AROUND THE WORLD IN 80 DAYS
by Laura Eason adapted from the novel by Jules Verne.
New Vic Theatre Etruria Road ST5 0JG To 11 Mat 2013.
Wed-Sat 7.30pm Mat Sat 2.15pm.
Audio-described 11 May 2.15pm.
Captioned/Post-show Discussion 8 May.
Runs 2hr 30min One interval.
TICKETS: 01782 717962.
Review: Timothy Ramsden 3 May.
Theatrical wit and imaginative st0ry-telling that leaves most such attempts standing.
When (as happened, and apparently happens regularly) this show erupts into a standing ovation, it’s a sign of shared experience rather than remote adoration. Sitting round the stage the audience feels connected with the ever-busy actors – especially as archetypal Englishman Phileas Fogg and his French servant Passepartout have their race round the world charted on three world-map sections behind us, each stop-off point flagged in a different manner.
Theresa Heskins’ imaginative production leaves most mini-scale epics at least 79 days behind in invention, inviting us to enjoy athleticism and comedy from a company reflecting the globe round which Fogg assuredly trots. And it wittily dismisses Hollywood’s interference with Jules Verne’s story – a diminutive hot-air balloon is soon rejected and whisked-away.
For all his association with science fiction Verne was preoccupied with advances in technology; putting a girdle round the world in 80 days had just become possible with cross-continental rail-lines. So it’s right that time and how time travels should be crucial, a point Laura Eason’s quick-witted adaptation mentions just enough without over-emphasis.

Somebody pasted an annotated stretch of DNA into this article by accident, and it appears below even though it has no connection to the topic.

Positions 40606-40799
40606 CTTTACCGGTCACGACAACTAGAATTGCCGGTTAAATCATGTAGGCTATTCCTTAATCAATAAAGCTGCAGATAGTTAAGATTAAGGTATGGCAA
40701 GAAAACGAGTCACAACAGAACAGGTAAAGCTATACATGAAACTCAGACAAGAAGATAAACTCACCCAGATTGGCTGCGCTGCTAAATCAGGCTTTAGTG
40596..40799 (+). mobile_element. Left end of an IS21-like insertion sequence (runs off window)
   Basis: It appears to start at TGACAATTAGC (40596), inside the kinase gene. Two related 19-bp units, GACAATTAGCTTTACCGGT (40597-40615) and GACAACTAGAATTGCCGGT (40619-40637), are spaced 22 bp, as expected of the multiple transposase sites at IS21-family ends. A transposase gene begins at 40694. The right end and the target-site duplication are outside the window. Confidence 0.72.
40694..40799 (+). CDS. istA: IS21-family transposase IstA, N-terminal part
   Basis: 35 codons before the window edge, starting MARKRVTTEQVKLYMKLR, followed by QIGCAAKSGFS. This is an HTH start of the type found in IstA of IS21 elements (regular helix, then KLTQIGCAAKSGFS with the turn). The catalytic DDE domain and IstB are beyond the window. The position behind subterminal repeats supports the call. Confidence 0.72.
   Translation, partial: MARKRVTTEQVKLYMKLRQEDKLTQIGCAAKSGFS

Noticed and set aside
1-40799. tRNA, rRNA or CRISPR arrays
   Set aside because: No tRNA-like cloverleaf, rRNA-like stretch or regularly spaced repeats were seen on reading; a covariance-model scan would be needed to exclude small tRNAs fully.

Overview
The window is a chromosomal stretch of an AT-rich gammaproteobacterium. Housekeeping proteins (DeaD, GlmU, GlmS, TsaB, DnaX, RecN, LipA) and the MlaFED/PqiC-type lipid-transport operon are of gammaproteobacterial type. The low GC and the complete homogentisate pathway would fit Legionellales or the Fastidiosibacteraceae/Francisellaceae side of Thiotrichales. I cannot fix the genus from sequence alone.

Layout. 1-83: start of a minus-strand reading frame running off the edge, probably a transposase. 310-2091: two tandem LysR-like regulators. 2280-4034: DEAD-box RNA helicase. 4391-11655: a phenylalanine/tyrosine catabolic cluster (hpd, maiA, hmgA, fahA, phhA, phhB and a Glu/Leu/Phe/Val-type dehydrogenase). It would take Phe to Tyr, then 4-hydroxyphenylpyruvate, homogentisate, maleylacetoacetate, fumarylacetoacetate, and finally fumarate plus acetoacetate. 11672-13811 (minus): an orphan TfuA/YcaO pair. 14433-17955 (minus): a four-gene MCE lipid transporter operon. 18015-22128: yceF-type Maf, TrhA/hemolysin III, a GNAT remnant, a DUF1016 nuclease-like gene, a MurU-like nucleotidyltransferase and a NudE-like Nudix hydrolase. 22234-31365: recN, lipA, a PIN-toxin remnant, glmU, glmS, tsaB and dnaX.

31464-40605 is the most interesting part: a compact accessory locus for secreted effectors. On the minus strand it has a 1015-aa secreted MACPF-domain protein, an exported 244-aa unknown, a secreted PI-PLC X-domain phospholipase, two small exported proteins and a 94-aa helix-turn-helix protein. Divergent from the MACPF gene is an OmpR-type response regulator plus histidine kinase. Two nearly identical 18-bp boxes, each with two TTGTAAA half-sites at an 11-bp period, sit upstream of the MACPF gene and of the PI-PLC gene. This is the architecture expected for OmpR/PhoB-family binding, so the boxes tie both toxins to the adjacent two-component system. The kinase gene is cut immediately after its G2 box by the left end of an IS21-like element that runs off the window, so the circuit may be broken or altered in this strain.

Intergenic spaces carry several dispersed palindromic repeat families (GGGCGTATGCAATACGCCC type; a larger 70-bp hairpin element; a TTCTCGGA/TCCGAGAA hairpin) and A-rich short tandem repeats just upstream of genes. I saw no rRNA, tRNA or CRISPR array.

Among the theatricality that allows actors, luggage and pieces of cloth to create an elephant or snow-sledge among others, or the ever-varying speed of money transfer as Fogg chucks money at problems, and notes seem to fly through the air with the greatest of ease, the human-scale is never lost.
It’s present in his very English decision to save Indian Hamana Aouda from death by suttee (wives were expected to die with their husbands), and the way her presence eventually rescues him from his clockwork-like existence and mentality, though half-a-world together still leaves her having to make a proposal.
In the speeded-up world where Dennis Herdman’s earnestly comical detective pursuing Andrew Pollard’s upright Fogg is repeatedly frustrated and Michael Hugo’s Passepartout is both funny Frenchman and comic centre – his stylised fights with characters at a distance are a joy – the stereotyped foreigners seem excusable.
Rolling ship-decks, bumpy train-rides are taken in their stride by Heskins and her cast. Only Fogg’s victorious return to his club is ill-defined. But, frankly, by then I doubt anyone gave a damn.
Miss Singh (+20 others): Suzanne Ahmet.
Naidu (+ 18 others): Pushpinder Chani.
Baducar (+ 29 others): Okorie Chukwu.
Stuart (+ 27 others): Matt Connor.
Hamana Aouda: Kirsten Foster.
Inspector Fix: Dennis Herdman.
Jean Passepartout: Michael Hugo.
Phileas Fogg: Andrew Pollard.
Director: Theresa Heskins.
Designer: Lis Evans.
Lighting: Alexandra Stafford.
Sound: James Earls -Davis.
Composer: James Atherton.
Movement: Beverly Edmunds.